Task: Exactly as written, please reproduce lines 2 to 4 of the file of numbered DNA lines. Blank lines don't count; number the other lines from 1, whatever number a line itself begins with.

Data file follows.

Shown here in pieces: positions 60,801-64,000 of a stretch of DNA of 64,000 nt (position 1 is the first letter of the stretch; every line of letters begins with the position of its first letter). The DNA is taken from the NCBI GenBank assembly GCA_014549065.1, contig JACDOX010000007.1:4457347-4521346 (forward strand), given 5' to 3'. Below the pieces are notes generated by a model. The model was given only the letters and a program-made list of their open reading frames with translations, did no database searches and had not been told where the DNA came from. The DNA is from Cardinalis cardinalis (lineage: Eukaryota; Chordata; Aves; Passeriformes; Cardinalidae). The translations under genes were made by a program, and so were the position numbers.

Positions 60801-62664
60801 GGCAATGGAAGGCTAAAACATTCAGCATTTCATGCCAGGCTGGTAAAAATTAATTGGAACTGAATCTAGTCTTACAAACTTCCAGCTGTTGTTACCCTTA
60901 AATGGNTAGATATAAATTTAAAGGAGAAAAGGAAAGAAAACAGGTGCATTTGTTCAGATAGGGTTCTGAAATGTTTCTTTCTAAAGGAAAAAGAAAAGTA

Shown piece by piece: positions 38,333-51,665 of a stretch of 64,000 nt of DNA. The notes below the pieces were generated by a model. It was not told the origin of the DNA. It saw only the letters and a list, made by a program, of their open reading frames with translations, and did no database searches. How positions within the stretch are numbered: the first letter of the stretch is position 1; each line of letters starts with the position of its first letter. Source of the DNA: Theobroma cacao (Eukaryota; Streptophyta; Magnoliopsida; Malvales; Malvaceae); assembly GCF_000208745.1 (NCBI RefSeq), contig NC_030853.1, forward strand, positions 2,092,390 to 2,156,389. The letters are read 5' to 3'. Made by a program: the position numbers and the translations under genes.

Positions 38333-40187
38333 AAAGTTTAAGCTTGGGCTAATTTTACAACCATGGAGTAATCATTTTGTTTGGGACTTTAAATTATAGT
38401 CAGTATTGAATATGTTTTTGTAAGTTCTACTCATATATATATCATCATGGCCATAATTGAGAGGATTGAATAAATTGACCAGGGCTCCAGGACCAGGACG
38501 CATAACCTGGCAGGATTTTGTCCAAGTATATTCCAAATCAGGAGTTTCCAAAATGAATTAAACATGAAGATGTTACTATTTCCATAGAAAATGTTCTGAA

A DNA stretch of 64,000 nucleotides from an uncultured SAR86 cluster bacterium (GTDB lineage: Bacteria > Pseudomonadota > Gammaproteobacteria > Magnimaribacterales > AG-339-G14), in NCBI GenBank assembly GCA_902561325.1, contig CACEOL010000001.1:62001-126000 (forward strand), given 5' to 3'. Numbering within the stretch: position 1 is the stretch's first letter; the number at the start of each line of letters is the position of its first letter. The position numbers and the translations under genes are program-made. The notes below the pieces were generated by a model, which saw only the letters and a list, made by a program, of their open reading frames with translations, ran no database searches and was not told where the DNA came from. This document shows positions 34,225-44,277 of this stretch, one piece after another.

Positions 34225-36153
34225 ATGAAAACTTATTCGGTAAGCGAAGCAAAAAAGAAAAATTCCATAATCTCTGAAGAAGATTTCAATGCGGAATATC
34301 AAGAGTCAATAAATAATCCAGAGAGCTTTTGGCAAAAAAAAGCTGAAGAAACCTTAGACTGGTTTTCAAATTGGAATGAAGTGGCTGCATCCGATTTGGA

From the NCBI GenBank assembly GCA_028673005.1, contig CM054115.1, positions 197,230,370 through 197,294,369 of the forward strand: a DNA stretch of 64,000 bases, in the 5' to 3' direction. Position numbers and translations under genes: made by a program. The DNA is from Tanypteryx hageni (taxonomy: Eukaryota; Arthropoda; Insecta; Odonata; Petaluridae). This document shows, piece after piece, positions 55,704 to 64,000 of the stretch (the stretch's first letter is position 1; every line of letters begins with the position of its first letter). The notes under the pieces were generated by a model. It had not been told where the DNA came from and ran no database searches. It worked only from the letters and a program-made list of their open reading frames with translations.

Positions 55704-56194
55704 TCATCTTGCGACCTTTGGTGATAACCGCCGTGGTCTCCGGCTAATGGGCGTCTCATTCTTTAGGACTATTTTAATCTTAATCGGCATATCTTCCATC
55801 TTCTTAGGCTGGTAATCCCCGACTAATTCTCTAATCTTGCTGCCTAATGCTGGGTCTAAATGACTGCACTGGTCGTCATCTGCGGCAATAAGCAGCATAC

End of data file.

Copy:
Positions 60801-62664
60801 GGCAATGGAAGGCTAAAACATTCAGCATTTCATGCCAGGCTGGTAAAAATTAATTGGAACTGAATCTAGTCTTACAAACTTCCAGCTGTTGTTACCCTTA
60901 AATGGNTAGATATAAATTTAAAGGAGAAAAGGAAAGAAAACAGGTGCATTTGTTCAGATAGGGTTCTGAAATGTTTCTTTCTAAAGGAAAAAGAAAAGTA